Republican presidential nominee Donald Trump speaks to the Detroit Economic Club on Aug. 8, 2016, in downtown Detroit.
Salwan Georges/Detroit Free Press/TNS via Getty Images

Donald Trump wasn’t the first Republican presidential hopeful to visit Detroit. Nor was he the first, fashioned like modern Tarzan, to swing in on a vine and lecture majority-black cities on how they suck at running things.

Over the past several years, Detroit has made its way from storied wasteland to bankrupt town to experimental paintball course for see-if-it-can-stick GOP economic-revival sermons and cracked black outreach.


Mitt Romney took a stab at it in 2012, failing to catch thunder before a football stadium of largely empty seats. That triggered a flat-lining succession of Obama era GOP White House wannabes making policy pilgrimages to Motown, full of anti-poverty messages and fundraising giggles.

Jeb Bush was less conspicuous with it, choosing a much smaller—but comically detached—Detroit Economic Club for his “recapture the prosperity” theme. Sen. Rand Paul (R-Ky.) made a frequent-flier thing out of Detroit, bearing rhetorical gifts for rich and poor, black and white—or anyone eager enough to even bother going to a Rand Paul event. That did little to make up for his blundering December 2013 black outreach debut in the Motor City (you gotta watch the camera pan).

In a city where 82 percent of its population is African American, Paul managed to fill up a room full of white folks to talk about black issues. Maybe Paul didn’t know better. Or, maybe, it was just the usual case of scant GOP dollars gambled on useless black Republican flacks who open up empty “African American Engagement Offices” and tell white party elites what they want to hear about black “Democrat” demise.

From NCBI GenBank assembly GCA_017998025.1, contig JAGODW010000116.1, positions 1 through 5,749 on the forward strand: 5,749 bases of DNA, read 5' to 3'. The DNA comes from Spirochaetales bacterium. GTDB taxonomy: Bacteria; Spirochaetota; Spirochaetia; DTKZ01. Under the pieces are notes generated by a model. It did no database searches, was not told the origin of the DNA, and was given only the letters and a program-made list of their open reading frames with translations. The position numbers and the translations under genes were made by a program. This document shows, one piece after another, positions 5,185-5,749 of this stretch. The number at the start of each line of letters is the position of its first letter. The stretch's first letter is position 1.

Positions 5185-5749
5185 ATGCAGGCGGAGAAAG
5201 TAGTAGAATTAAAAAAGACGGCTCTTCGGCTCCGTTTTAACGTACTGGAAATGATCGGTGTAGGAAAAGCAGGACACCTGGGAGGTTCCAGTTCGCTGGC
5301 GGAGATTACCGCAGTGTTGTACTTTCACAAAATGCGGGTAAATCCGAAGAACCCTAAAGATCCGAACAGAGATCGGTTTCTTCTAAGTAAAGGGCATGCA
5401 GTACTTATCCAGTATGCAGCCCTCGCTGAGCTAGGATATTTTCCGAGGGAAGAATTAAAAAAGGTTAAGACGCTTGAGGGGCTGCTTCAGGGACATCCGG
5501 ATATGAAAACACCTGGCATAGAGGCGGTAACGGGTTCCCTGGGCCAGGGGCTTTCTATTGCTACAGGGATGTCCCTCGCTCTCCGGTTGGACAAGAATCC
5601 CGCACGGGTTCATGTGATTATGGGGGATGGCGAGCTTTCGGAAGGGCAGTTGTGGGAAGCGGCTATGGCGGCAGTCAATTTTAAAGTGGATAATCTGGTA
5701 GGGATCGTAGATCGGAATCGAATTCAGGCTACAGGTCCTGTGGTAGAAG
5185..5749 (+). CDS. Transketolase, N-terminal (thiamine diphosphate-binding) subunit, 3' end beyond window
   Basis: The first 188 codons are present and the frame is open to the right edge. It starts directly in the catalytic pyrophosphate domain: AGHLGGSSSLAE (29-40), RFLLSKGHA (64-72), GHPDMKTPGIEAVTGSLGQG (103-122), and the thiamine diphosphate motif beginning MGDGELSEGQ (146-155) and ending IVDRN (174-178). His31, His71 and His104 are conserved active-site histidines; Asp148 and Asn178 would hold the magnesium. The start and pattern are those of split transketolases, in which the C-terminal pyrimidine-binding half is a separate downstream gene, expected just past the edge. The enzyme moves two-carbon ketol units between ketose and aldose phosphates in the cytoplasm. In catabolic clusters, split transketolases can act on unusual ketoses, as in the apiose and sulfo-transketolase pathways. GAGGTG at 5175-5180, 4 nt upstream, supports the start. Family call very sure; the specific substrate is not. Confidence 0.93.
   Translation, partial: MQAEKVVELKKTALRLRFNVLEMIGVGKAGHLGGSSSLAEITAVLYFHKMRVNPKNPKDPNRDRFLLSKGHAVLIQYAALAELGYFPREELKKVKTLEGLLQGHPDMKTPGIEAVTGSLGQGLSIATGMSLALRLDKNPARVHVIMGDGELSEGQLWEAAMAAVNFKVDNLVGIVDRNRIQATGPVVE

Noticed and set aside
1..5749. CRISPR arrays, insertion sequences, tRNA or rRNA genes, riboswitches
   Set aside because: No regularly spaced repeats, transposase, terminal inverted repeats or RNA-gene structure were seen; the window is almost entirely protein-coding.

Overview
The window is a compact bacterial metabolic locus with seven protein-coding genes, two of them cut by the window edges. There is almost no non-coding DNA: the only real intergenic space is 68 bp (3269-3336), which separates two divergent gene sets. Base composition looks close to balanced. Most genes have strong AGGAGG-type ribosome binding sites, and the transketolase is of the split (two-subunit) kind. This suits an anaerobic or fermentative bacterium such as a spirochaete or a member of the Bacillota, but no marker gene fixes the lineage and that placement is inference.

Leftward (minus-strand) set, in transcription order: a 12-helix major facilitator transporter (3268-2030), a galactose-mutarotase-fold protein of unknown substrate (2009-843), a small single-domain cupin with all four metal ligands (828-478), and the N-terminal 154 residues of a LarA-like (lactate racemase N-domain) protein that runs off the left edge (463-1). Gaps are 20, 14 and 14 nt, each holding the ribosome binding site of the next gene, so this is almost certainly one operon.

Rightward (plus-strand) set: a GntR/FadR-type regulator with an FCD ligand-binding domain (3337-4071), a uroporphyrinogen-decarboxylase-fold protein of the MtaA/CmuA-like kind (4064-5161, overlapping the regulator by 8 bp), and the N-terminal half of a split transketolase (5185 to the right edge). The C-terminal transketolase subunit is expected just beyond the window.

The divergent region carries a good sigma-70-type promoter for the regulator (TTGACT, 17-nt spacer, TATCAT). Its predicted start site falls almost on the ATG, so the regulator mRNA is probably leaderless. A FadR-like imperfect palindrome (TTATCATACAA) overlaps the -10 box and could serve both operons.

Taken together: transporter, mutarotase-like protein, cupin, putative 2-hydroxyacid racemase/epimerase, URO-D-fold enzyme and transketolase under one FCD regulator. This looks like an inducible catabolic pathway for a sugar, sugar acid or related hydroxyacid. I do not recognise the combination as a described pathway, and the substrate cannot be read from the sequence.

Not to get outdone in his hometown, Ben Carson (the lone black one in the bunch) launched his bizarre, quixotic and briefly spectacular quest for presidential lore in Detroit. Few—if any—black Detroiters bothered with that, either, while Carson rambled the usual script on “political correctness,” “personal responsibility” and a thousand ways black folks fail at stuff.


There is something about black-heavy Detroit that has made it a central magnet for very white-dominated Republican causes. And so, no, as Trump remarked Monday, there was no “begin[ning] of a great national conversation about economic renewal for America.” Lots of Republicans, strangely enough, had beaten him to it. One of the more notable GOP primary debates was held—you guessed it—in gloomy Detroit, where Sen. Marco Rubio (R-Fla.), miscalculating and desperate as ever, lavished praise on Michigan Gov. Rick Snyder (“I give the governor credit … he took responsibility”), even as evidence of his malfeasant complicity in the Flint, Mich., water crisis piled up.

The surface narrative for Republicans is nose-thumbing at Democrats for ruining America’s great cities. True, Detroit was once among them. World class, in fact. “Every policy that has failed this city and so many others is a policy supported by Hillary Clinton,” Trump bullhorned the other day, running down a list of what Democrats did and didn’t do, a tale of what put Detroit—and other cities like it—on a path to an economic Hiroshima.